How to Get Rid of Yellowjackets

How to Get Rid of Yellowjackets

Known as the most dangerous stinging insect in North America, it doesn’t take much convincing that if you have yellowjackets around, it is a good idea to get rid of them. Yet how to get rid of yellowjackets remains a mystery for most people, perhaps because it is hard to find out that the problem is yours.

In a sense, yellowjackets are practically everybody’s problem, because they send about a quarter of a million people to the emergency room every year. One way or another, ER costs end up in the price of healthcare for all of us, and so cutting down on those emergencies is one reason for coming to grips with how to get rid of yellowjackets, even if this reason might not seem up close and personal.

Another powerful reason for mastering how to get rid of yellowjackets is that as many as 100 deaths every year are attributed to their stings. For most people, a yellowjacket sting is exceptionally painful, and shocking in its suddenness. And yet for folks who are unfortunate enough to have a form of allergy to their venom, a yellowjacket sting can be deadly. The trick is, it’s almost impossible to know if you’re allergic until you are stung.

How to Recognize a Yellowjacket

A distinctive, contrasting, yellow-and-black jacket gives the yellowjacket its name, and in North America at least, these colors distinguish the yellowjacket from the far less aggressive wasp. (In Britain and Europe, the wasps’ coloring is more similar.) Yellowjackets are hairless and have long-ish wings, antennae, and six legs. Adults grow to between 3/8-inch and 5/8-inch in length.

Worker yellowjackets and males accomplish this growth cycle in a single season and die off over the course of the winter. Queens emerge to lay eggs after the winter, and colonies multiply rapidly through the spring and summer months, so one key to how to get rid of yellowjackets is to catch them as early in the season as possible.

Not only are yellowjackets aggressive predators, feeding on other insects, but their stinger does not detach, meaning they can sting many times. When attacked, or even when killed, yellowjackets release a pheromone that alerts other yellowjackets to come and join the fight. Tough crowd. In addition to their predator diet of insects, caterpillars, and grubs, yellowjackets are attracted to all types of sweets and proteins, and so they invite themselves to picnics. Open trash is an open invitation to yellowjackets, too.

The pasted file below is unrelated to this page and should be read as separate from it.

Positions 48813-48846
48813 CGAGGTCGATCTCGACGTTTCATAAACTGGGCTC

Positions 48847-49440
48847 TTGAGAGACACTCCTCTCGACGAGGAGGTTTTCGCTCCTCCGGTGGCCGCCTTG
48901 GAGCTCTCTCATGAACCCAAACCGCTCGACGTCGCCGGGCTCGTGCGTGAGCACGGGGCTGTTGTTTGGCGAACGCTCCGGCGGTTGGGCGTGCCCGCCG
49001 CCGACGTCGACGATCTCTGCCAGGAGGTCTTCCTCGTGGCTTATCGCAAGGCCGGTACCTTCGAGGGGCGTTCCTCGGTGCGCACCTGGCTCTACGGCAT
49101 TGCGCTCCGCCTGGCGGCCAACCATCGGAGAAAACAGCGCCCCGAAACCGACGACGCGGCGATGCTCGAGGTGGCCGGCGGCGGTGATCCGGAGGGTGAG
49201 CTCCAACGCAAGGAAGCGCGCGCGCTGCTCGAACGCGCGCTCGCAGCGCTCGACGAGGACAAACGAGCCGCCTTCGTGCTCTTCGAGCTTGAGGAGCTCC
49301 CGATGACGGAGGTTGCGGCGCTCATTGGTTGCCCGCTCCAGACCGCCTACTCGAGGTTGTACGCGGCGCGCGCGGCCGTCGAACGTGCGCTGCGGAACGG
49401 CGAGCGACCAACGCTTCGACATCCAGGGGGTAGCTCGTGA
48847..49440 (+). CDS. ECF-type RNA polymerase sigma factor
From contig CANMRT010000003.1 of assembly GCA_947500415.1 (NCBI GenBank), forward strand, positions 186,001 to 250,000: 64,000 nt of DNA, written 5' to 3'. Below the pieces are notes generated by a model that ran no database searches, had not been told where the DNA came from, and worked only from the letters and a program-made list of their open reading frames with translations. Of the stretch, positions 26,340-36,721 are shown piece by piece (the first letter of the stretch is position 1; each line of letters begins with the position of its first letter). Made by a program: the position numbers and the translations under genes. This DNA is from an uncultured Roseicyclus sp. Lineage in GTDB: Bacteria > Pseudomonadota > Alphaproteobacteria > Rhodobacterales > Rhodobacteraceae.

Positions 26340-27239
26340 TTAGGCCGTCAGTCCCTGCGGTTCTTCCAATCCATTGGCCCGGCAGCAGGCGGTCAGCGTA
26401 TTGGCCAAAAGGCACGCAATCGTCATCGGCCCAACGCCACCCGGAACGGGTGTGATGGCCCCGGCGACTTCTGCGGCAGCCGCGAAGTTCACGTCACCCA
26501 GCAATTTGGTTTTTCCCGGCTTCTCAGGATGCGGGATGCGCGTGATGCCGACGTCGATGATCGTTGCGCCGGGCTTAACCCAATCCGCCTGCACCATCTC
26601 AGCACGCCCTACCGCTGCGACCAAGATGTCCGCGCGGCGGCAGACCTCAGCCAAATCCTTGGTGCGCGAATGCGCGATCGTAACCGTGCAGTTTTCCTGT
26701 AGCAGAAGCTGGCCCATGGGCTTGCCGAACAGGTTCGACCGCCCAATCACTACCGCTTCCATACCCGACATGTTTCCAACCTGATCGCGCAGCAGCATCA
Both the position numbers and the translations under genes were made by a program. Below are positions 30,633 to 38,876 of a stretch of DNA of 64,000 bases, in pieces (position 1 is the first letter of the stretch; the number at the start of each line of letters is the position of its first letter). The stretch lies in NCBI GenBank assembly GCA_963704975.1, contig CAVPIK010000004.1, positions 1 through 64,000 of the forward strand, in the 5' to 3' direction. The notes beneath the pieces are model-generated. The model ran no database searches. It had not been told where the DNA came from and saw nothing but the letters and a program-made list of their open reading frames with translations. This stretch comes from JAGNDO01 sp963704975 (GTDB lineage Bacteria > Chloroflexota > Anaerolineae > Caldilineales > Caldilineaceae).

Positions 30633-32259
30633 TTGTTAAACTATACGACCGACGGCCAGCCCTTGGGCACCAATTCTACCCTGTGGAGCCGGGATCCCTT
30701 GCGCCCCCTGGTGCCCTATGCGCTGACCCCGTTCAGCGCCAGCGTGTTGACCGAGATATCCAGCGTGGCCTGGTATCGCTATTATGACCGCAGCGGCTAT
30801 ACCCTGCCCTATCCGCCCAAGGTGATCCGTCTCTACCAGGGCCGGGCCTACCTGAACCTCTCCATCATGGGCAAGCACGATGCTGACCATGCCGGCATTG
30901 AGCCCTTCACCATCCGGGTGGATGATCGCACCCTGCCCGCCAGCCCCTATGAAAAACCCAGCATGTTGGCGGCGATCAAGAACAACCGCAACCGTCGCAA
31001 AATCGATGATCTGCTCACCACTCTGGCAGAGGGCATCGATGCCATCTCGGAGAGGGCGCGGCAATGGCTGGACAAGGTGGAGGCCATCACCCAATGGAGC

How to Know if They are Around

The most common nesting place for yellowjackets is outdoors, and yet more and more we see certain species making their homes in the voids of walls or ceilings or attics in homes; or under a deck or porch. Yes, yellowjackets might even find your home as attractive a living place as you do. If that’s not a good enough reason to find out how to get rid of yellowjackets, we just can’t think of a better one.

A humming or buzzing sound might be your first signal that yellowjackets have taken up residence. If you become aware of this, then the first thing to know about how to get rid of yellowjackets is that evicting them is not something you should try yourself. Yellowjackets are social insects, cooperating with each other like a single, large organism, or a precision machine, but not getting along at all with us humans.

If there is an indoor yellowjacket nest, you won’t see it out in the open. Nests tend to be found around pipes or utility lines, or between wall joists. The nest could be as big as a basketball, but not nearly so round. Rather, nests commonly contain different tiers of combs, wedged into the space available. Any rarely seen or hard-to-reach portion of the house can provide the opening that allows the wasps to come and go, as they must do. That’s why dryer vents, attic louvers, and utility entry points are vulnerable.

If you do find the entry point, that may still not be the location of the nest. Nests can be as much as 30 feet removed from the entrance, depending on the structure, and as a result it is pointless to inject insecticides at the opening.

It’s Easy to Surprise a Yellowjacket

Unfortunately, even if they are not actually living hidden in your home, it is easy to surprise a yellowjacket, because outdoors, they often make their nests near or even below the ground. It is way too easy to meet them unexpectedly, and tripping over a nest is definitely not how to get rid of yellowjackets. Stepping through long grass can be enough to stir up a nest, or turning over a rock, or clearing brush from your backyard fence line.

Not only are yellowjackets easy to surprise, but they are also even easier to provoke. In fact, the ready-to-fight, belligerent attitude of yellowjackets is one of the things that distinguish them from wasps or bees. If the question is not just how to get rid of yellowjackets, but why, then one of the biggest answers is this: they seem to wake up already mad at you. Not the sort you really want to meet.

How to Get Rid of Yellowjackets

The best advice of all on how to get rid of yellowjackets is not to try it yourself. Not only are you vastly outnumbered, but their organization and tactics are set up to work against you with unshakable instinct.

call (804) 575-7054 and arrange a professional inspection. Not only is this the direct approach to a good solution, but it also puts peace of mind on your side. That’s a benefit you can enjoy before, during, and after getting rid of yellowjackets.